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Published March 23, 2021
A University of Wyoming senior research scientist has made important field contributions in the use of the POD sampler, an instrument used to accurately sample pollution levels.
Robert Field, in UW’s Department of Atmospheric Science, has collaborated with Pascual Perez Ballesta, the inventor of the POD sampler, on volatile organic compounds (VOCs) measurement methodology validation research since the 1990s. At that time, Field was part of a small team establishing a state-of-the-art national hydrocarbon network in the United Kingdom. Procedures developed by Field remain, to this day, at the core of automated data handling to ensure data quality.
Their work will be highlighted in a webinar, titled “Learn New Methods to Enhance Quantitative Workflows for VOC Analysis,” Tuesday (today) at 11 a.m. MDT. Separation Science, in collaboration with Markes International, will make the presentation. Ballesta, from the European Reference Laboratory of Air Pollution, and Hannah Calder, environmental air market development manager for Markes International, are the presenters. Markes, an international leader in VOC analysis instrumentation, will market the sampler globally.
To register for the webinar, go to https://webinar.sepscience.com/form/introducing-the-pod-sampler-the-latest-development-in-radial-diffusive-sampling-for-vocs.
Field assisted Ballesta with the preparation of the webinar presentation. Field, along with UW, is acknowledged verbally in the webinar recording and on one of the presentation slides.
The POD sampler is next-generation technology in radial diffusive sampling, a diffusive sampling that has a radial membrane for uptake of pollutants. This increases the surface area and responsiveness to changes in environmental conditions. The POD sampler simply collects pollutants by diffusion and may collect pollutants over a period of hours to months. The time period depends on the situation being examined.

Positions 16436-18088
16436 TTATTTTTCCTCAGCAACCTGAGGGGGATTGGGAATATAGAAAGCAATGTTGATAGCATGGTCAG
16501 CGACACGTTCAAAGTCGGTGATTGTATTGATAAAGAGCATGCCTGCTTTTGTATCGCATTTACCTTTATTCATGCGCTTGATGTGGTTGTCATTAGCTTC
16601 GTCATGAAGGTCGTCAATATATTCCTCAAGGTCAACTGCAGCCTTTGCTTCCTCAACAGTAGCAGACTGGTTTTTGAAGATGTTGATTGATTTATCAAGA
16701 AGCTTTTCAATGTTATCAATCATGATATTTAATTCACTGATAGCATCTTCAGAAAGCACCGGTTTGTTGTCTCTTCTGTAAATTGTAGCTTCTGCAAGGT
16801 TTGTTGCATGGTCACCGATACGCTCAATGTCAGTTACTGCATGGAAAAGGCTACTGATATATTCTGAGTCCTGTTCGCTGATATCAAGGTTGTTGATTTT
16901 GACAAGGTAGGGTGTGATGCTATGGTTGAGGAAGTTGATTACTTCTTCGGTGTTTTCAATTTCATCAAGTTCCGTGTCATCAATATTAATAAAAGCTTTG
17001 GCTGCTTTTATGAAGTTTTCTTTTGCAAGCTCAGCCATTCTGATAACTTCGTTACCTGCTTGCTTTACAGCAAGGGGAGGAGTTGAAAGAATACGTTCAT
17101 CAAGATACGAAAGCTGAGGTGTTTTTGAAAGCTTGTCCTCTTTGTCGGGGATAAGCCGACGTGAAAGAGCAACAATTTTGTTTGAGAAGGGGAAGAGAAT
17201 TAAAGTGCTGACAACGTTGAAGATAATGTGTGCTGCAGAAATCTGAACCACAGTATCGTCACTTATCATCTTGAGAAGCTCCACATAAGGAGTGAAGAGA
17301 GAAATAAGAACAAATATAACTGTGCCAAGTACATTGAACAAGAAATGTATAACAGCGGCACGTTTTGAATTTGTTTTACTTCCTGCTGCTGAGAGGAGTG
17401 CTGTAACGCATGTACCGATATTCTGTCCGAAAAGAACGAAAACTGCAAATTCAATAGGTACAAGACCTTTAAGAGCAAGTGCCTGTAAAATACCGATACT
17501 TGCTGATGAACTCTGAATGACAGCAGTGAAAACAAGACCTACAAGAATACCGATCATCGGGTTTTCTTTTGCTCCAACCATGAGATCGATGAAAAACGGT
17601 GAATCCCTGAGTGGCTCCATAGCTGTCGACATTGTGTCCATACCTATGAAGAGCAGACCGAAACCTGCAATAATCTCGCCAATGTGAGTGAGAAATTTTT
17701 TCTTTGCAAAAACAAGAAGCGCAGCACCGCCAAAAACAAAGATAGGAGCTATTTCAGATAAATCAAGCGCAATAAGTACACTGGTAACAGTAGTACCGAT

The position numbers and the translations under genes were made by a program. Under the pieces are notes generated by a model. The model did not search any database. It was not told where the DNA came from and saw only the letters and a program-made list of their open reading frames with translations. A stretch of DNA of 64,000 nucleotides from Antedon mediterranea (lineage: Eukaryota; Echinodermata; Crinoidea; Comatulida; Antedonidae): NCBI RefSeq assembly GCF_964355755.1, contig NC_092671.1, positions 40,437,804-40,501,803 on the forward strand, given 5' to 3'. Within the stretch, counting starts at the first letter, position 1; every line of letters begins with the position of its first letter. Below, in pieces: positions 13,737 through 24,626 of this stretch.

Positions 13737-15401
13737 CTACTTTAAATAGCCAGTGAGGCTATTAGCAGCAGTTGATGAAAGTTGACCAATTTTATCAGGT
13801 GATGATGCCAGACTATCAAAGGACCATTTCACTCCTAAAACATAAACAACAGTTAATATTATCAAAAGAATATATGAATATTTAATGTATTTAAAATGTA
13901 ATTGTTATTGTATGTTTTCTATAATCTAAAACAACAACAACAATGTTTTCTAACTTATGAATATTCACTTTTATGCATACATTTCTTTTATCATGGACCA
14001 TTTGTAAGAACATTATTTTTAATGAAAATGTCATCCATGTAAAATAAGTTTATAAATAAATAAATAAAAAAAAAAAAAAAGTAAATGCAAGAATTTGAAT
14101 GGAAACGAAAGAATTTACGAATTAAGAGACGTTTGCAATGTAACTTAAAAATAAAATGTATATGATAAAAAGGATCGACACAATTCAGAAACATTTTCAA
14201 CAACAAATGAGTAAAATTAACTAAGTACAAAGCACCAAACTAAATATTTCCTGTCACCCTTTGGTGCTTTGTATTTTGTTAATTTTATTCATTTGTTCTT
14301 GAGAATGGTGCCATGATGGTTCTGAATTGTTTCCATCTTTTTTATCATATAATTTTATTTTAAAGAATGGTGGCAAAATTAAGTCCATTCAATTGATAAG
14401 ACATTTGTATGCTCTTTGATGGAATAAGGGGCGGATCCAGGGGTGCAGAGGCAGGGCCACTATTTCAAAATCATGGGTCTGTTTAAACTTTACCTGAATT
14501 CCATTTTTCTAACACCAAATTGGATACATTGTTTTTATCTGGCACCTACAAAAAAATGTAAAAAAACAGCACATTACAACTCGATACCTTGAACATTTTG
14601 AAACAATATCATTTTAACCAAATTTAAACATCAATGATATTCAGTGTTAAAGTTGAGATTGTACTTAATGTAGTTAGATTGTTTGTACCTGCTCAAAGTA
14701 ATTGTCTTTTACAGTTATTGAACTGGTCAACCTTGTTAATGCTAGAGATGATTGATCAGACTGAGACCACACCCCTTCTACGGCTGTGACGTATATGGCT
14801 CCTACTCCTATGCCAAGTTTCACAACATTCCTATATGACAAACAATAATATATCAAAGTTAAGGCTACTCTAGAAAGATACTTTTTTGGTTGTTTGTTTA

“I performed the first field intercomparison in the Upper Green River Basin,” Field says. “I deployed PODs and my canister sampling system. I performed analysis of canisters back in my lab on campus, and that was compared to independent analysis of the POD samplers in Europe. This was one of a few different tests led by the inventor.”
The POD sampler can be placed almost anywhere and has been used to measure trace levels of VOCs in Antarctica; to define personal exposure of commuters; and estimate emission profiles from oil and gas extraction activities, Field says. Additionally, the POD sampler is well suited to fence-line monitoring and can help government agencies, developers and citizens accurately sample pollution levels.
Field also has performed field deployments of the POD samplers in different oil and gas basins in Wyoming and Utah.
“In this work, I set the samplers in situations to enable analysis of VOC to determine emission source profiles,” Field explains. “These are used to determine the contribution of different emission sources to ambient air pollution.”
This research has really been “a long haul with field work since 2013,” he says.
During this time, Field’s efforts were supported by a $5,000 seed grant from UW’s Center for Global Studies; by undergraduate research interns from the UW School of Energy Resources; and by Rachel Edie, a UW doctoral student in atmospheric science.
“I have a lot of groups and people in Wyoming to thank for their support,” Field says. “I had to be quite resourceful and piggyback this work onto research activities funded by other agencies, including the Wyoming Bureau of Land Management (BLM).”
“The support and expertise of Dr. Field has been critical for the implementation of the POD sampler, and his practical vision and scientific enthusiasm have always served as a collaborative bridge for tackling new projects,” Ballesta says.
The sampler will improve the quality of VOC sampling. While the next step is to complete the publication of a new diffusion model to extend the range of the sampler, the current POD sampler is now the cheapest and easiest approach for measuring air toxics, such as benzene, Field says.
Field is one of four co-authors of a paper on the subject of the POD sampler, which was published in Analytica Chimica Acta.